Morwadi enters the race for SG
In the 1999 General elections, a 29-year-old Morwadi Morwadi stood against political heavyweight, Pelonomi Venson Moitoi in the Serowe South Constituency under the Botswana Congress Party (BCP) colours.
Embolden by the fearlessness of youth and motivated by a burning drive to inspire change, Morwadi went up against a BDP veteran in the ruling party’s stronghold when it was not fashionable to do so.
Although he lost, Morwadi left an indelible mark on his party’s captains. He was rewarded for his efforts with a position in the Secretariat as the party’s Executive Secretary. He then rose through the ranks, at one point serving as the BCP Youth League Vice President.
Now, with the party preparing for congress on 31st July, older and wiser, Morwadi has raised his hand for the party’s Secretary General position.
In this interview with Voice Reporter, Kabelo Dipholo, he explains his reasons for contesting.
Let’s rewind to where it all started – how did you become involved in the murky world of politics?
I’ve been in politics for a very long time – in fact I started just after my senior school and during my National Service (Tirelo Setshaba).
I later continued as a businessman in Serowe and decided to join opposition politics, which was very rare for a young person living in Serowe.
It was the passion that I had as a young man and the vision I had of seeing a different Botswana.
So what made you to join opposition politics in a BDP stronghold?
I had just completed my National Service and was amongst the many who were told government had no funds to pay for our tertiary studies.
At the time, I religiously followed the Parliamentary debates on Radio Botswana, and Members of Parliament were on the floor debating their salary increment.
I found it odd that our MPs were demanding a pay-rise while government claimed to have no money to sponsor us for further studies.
That did not sit well with me, and is what drove me in to politics.
I also had mentorship from veterans such as James Olesitse and Aaron Manyala.
I remember we later formed groups such as Batallion Six and we went around preaching opposition politics.
Interesting. You contested for elections in 1999 in Serowe, kindly take us back to that fateful year.
Yes. Aged 29, I stood against Pelonomi Venson, and was the youngest Parliamentary candidate.
I believe I did well and caught the eye of many who followed me. I particularly impressed electorates during the Radio Botswana debate, where I eloquently articulated BCP policies.
The party also appreciated my efforts and after losing the elections I became their Executive Secretary.
I later led the Youth League as Vice President, deputising Comfort Maruping.
You political career then seemed to fizzle out as you became noticeably less active. What have you been up to?
Well, as it is with opposition politics, money soon became an issue and I came to a point where I felt I had to focus on my education and building a family.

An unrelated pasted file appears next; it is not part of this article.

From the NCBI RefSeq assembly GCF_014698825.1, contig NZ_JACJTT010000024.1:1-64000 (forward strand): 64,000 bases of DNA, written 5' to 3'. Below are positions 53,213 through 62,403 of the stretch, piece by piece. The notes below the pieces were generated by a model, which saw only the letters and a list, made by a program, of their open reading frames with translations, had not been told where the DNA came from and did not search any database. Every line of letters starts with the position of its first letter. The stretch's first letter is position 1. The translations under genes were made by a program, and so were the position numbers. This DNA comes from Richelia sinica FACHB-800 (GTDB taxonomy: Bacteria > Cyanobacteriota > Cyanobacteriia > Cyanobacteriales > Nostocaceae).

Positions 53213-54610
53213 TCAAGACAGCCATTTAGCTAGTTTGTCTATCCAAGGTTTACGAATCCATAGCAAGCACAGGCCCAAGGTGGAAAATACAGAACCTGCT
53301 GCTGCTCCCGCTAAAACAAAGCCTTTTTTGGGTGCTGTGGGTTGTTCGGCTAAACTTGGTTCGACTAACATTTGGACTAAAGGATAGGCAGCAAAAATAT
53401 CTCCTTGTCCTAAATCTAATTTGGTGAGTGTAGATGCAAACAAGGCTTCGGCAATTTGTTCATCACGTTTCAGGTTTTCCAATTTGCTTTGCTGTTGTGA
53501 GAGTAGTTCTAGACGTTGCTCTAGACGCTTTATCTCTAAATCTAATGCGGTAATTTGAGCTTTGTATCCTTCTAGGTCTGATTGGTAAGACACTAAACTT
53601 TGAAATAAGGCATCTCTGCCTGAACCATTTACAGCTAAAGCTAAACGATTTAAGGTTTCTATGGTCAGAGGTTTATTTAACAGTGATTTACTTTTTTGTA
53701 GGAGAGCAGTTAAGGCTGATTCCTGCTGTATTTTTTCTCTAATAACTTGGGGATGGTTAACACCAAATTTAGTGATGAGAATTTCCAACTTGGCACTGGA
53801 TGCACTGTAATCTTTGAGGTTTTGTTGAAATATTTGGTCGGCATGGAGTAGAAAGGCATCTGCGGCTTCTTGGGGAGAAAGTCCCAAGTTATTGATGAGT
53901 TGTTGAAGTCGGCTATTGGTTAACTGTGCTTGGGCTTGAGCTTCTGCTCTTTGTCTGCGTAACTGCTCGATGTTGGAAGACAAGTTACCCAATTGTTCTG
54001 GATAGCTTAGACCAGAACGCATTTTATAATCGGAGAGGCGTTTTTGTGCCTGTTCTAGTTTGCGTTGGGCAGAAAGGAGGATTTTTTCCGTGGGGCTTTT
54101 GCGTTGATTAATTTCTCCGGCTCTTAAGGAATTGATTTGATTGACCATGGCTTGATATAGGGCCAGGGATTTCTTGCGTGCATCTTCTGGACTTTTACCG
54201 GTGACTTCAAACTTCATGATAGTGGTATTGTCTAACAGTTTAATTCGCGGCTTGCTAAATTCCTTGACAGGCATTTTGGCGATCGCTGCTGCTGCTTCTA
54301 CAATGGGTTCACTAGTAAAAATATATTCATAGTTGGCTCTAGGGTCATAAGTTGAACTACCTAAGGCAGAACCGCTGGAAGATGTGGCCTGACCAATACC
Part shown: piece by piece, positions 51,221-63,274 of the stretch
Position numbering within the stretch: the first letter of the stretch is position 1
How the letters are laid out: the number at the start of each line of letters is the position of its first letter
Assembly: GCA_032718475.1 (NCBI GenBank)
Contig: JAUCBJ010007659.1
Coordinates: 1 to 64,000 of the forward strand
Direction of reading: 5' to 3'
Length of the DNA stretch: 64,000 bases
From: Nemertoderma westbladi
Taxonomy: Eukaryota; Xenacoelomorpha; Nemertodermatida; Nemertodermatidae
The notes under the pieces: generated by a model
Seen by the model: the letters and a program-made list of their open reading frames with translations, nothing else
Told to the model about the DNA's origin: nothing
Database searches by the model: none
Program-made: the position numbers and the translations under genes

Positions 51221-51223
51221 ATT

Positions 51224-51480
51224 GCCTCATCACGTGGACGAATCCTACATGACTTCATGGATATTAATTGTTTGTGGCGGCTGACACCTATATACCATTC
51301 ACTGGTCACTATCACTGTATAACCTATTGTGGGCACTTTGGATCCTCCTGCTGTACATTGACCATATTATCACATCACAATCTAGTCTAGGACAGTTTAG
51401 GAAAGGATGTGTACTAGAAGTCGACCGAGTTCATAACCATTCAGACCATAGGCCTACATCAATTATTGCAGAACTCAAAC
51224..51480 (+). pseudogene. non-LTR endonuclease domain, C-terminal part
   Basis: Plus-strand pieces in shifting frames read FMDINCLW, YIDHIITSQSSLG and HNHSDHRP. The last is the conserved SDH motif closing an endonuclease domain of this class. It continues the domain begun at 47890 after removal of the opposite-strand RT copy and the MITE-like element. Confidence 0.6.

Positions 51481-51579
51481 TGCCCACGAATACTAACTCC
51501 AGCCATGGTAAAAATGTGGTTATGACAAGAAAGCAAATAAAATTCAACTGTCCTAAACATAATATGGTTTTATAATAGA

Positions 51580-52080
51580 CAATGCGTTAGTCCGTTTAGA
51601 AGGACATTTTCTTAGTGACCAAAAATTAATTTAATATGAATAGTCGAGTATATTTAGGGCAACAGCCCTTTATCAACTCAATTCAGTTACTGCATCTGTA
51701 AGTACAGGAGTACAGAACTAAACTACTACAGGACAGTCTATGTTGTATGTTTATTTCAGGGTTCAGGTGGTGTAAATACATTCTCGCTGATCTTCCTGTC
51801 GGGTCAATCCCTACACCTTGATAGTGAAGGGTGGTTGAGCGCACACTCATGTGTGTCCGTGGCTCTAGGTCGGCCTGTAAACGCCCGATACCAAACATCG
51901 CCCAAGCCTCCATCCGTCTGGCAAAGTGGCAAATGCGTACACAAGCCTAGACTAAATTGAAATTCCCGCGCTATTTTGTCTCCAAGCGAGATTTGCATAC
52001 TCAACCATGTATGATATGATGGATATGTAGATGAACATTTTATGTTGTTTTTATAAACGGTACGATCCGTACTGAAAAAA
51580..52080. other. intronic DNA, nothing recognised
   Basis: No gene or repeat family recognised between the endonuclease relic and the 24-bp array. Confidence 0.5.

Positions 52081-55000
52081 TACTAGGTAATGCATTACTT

I’m now a married man with three kids and have completed my Masters Degree in Project Management.
Even after pursuing my personal growth, I never lost the passion for politics, and that is why I believe this is the right time to raise my hand as someone who grew through the ranks.
What are you bringing to the table that is currently lacking?
I want to bring back the culture of the BCP which has taken the party to where it is right now.
We need to go back and be the BCP we all know. This I will achieve through the three pillars of Re-branding, Consolidation and Forging working relations.
The BCP needs to re-brand itself. The party has always done that to focus on how to evaluate and reach out to new electorates.
The BCP has made considerable gains in the past General Elections, and there’s no doubt that some of the constituencies won were through the help of other opposition parties.
It’ll take a continuous effort to retain these constituencies, and this will need deliberate action to ensure that all these are nourished to yield what is expected.
Is the BCP leaving UDC?
This is an issue that has to be intensively discussed at the congress. I don’t think after so much investment in the UDC, the BCP can just wake up one day and opt out.
The BCP I know has always embraced working with other opposition parties.
You are up against three seasoned politicians in Goretetse Kekgonegile, Moncho Moncho and Never Tshabang. How do you rate your chances?
I respect the three men I’m up against, but I also believe I’m a force to reckon with in the BCP ranks.
I’ve earned my badges and the party has also invested in me. During my tenure as the Executive Secretary, the party sent me for an exchange programme with the Labour Party in the UK – it’s time that all the experience given should be put to good use.
I also believe that both Tshabang and Kekgonegile are already serving the party as MPs and should focus on their constituencies.
If they pay too much attention on the party they risk losing the constituency and vice versa.
My duty, if I win, is to help them retain and consolidate their constituencies, which as mentioned above is one of my pillars.
Finally, what is your general view about the current government?
They have shown very little in terms of where the country is supposed to be headed.
The nation is not focused on anything; instead the fights between the incumbent and former President have taken center stage.